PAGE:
The Return of the Native By Thomas Hardy Book 5: Chapters 2-3

"I don't know."

"Now tell me what happened next."

"The poor lady went and knocked at your door, and the lady with black hair looked out of the side window at her."

The boy's mother turned to Clym and said, "This is something you didn't expect?"

Yeobright took no more notice of her than if he had been of stone. "Go on, go on," he said hoarsely to the boy.

"And when she saw the young lady look out of the window the old lady knocked again; and when nobody came she took up the furze-hook and looked at it, and put it down again, and then she looked at the faggot-bonds; and then she went away, and walked across to me, and blowed her breath very hard, like this. We walked on together, she and I, and I talked to her and she talked to me a bit, but not much, because she couldn't blow her breath."

"O!" murmured Clym, in a low tone, and bowed his head. "Let's have more," he said.

"She couldn't talk much, and she couldn't walk; and her face was, O so queer!"

"How was her face?"

"Like yours is now."

The woman looked at Yeobright, and beheld him colourless, in a cold sweat. "Isn't there meaning in it?" she said stealthily. "What do you think of her now?"

"Silence!" said Clym fiercely. And, turning to the boy, "And then you left her to die?"

"No," said the woman, quickly and angrily. "He did not leave her to die! She sent him away. Whoever says he forsook her says what's not true."

"Trouble no more about that," answered Clym, with a quivering mouth. "What he did is a trifle in comparison with what he saw. Door kept shut, did you say? Kept shut, she looking out of window? Good heart of God! — what does it mean?"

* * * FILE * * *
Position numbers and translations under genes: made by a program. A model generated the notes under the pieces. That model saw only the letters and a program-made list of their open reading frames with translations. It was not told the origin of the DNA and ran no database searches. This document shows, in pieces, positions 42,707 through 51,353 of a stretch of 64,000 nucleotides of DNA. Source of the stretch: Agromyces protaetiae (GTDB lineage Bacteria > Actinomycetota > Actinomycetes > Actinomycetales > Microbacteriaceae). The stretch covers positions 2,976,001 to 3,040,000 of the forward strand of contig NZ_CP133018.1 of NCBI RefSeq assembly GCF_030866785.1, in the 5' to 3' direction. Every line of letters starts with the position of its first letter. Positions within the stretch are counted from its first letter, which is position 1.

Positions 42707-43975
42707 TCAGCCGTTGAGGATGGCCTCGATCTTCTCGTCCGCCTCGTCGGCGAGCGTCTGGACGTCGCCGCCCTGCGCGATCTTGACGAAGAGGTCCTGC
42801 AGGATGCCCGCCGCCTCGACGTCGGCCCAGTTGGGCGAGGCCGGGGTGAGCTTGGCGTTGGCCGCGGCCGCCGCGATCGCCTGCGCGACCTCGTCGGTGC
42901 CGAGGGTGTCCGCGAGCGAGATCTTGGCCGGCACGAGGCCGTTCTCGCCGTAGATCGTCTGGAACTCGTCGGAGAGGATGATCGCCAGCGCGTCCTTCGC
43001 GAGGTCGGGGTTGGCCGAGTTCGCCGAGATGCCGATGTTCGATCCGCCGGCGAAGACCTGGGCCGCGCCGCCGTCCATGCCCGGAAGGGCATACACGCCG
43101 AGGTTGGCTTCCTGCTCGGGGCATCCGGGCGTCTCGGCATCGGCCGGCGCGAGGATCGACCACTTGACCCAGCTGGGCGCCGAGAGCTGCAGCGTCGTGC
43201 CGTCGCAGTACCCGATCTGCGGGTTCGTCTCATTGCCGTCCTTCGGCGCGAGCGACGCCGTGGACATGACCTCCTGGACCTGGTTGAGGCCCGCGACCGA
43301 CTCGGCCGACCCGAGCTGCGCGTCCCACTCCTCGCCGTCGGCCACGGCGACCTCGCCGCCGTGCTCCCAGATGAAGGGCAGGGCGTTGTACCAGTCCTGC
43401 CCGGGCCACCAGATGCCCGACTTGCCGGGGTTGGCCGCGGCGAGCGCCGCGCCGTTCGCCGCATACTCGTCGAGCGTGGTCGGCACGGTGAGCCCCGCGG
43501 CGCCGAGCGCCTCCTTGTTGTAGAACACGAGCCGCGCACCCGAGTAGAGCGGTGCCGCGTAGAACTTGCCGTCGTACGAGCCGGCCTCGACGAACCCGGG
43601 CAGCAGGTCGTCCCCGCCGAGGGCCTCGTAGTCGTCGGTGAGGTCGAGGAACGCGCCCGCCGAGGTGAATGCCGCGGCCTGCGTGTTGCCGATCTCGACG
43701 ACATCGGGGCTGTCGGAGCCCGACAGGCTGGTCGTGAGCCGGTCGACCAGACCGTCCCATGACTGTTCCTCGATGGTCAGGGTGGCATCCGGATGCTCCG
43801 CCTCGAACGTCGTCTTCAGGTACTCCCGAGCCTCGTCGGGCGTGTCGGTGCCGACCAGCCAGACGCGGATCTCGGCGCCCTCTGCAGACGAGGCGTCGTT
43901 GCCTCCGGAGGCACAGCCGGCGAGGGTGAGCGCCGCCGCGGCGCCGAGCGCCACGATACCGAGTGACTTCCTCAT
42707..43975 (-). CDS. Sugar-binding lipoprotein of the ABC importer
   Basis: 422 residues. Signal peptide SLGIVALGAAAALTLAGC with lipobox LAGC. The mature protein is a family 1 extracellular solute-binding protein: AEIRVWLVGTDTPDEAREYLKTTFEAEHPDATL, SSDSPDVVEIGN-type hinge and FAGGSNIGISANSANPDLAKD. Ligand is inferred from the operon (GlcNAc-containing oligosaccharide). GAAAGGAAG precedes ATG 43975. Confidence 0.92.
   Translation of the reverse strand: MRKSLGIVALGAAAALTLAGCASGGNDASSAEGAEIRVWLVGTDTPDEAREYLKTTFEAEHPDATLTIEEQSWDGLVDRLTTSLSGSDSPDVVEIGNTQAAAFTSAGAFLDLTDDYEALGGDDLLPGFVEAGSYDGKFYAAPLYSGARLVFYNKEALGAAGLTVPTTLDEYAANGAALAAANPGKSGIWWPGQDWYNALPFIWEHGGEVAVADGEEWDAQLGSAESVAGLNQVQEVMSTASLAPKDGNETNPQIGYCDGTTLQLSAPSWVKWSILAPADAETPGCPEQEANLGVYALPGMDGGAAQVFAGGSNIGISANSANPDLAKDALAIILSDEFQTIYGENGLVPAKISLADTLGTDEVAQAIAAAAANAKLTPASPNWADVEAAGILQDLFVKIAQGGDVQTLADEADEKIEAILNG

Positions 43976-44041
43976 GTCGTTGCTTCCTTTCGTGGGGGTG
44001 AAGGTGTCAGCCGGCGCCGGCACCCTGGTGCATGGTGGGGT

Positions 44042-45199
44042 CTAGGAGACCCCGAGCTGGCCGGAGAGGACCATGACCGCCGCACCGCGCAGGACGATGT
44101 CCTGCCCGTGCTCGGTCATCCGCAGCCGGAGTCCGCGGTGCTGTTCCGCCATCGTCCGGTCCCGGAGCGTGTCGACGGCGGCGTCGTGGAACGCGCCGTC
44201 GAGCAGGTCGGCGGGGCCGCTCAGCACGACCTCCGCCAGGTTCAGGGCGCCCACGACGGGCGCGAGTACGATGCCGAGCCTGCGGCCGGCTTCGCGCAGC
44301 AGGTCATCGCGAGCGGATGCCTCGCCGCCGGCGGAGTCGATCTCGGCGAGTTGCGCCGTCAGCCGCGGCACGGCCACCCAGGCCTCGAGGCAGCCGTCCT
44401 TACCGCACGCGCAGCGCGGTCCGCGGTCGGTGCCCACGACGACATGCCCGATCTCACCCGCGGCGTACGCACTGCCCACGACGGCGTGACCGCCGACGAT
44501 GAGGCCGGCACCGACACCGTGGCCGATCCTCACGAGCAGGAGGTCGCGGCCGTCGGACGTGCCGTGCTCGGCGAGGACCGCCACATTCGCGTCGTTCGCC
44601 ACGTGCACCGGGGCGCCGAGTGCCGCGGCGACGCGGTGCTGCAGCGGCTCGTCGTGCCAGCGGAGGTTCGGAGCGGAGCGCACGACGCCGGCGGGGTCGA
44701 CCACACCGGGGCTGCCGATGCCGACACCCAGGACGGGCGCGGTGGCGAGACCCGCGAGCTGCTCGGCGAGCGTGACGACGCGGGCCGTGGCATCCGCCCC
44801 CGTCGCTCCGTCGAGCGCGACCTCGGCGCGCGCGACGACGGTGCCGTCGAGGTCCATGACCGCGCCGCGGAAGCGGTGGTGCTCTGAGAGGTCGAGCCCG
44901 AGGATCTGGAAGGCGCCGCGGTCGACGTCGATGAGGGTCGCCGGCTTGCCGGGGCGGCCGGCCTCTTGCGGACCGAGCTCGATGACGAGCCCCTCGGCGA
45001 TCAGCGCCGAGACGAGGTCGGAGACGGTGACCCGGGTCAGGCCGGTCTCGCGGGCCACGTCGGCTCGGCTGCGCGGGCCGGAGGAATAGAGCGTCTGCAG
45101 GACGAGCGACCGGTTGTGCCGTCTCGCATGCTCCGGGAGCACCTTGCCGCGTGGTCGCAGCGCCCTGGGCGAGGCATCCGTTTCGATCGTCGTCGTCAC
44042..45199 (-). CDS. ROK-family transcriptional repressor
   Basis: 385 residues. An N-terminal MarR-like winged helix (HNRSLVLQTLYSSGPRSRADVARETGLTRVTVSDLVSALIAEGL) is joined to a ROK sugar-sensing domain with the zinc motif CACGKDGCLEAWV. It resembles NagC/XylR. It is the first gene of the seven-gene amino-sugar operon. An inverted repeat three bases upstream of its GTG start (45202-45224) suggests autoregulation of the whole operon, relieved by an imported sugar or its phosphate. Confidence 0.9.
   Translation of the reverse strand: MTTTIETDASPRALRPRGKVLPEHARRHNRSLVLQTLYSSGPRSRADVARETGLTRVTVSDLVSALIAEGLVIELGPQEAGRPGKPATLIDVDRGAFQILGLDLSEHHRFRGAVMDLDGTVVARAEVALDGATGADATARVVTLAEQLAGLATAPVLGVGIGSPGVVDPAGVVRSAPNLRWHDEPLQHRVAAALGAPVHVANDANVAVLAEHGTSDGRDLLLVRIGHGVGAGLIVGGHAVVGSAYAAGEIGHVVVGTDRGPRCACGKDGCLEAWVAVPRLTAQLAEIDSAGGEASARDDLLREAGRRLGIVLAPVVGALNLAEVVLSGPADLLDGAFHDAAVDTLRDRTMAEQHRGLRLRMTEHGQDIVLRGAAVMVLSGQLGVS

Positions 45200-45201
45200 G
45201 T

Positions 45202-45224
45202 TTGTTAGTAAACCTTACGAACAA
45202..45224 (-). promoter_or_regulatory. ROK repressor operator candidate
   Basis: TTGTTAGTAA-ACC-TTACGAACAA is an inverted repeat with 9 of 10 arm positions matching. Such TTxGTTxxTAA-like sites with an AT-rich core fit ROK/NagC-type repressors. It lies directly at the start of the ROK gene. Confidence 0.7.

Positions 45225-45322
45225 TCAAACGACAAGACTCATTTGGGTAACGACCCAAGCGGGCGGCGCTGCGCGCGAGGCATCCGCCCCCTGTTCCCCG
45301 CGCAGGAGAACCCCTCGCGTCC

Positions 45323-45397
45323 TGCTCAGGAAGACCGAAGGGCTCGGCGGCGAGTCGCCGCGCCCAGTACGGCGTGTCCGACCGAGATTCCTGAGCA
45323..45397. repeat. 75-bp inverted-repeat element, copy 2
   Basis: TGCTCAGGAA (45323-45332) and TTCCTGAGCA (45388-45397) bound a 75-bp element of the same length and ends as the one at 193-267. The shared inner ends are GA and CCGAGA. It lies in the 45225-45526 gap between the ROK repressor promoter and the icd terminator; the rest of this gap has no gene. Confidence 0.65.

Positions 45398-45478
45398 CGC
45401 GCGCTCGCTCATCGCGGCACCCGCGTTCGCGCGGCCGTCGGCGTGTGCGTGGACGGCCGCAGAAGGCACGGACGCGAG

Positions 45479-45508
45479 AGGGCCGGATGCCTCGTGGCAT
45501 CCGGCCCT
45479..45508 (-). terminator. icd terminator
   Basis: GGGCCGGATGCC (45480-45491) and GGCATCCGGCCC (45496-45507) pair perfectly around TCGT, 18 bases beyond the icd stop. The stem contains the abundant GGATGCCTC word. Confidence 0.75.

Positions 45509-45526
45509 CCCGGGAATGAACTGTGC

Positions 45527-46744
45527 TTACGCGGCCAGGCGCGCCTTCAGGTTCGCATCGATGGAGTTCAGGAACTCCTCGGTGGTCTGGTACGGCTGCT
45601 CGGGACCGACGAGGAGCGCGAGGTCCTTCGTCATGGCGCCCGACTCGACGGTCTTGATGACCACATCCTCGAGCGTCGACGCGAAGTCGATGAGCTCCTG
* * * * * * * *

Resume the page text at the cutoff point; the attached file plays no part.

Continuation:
The child shrank away from the gaze of his questioner.

"He said so," answered the mother, "and Johnny's a God-fearing boy and tells no lies."

"'Cast off by my son!' No, by my best life, dear mother, it is not so! But by your son's, your son's — May all murderesses get the torment they deserve!"

With these words Yeobright went forth from the little dwelling. The pupils of his eyes, fixed steadfastly on blankness, were vaguely lit with an icy shine; his mouth had passed into the phase more or less imaginatively rendered in studies of Oedipus. The strangest deeds were possible to his mood. But they were not possible to his situation. Instead of there being before him the pale face of Eustacia, and a masculine shape unknown, there was only the imperturbable countenance of the heath, which, having defied the cataclysmal onsets of centuries, reduced to insignificance by its seamed and antique features the wildest turmoil of a single man.

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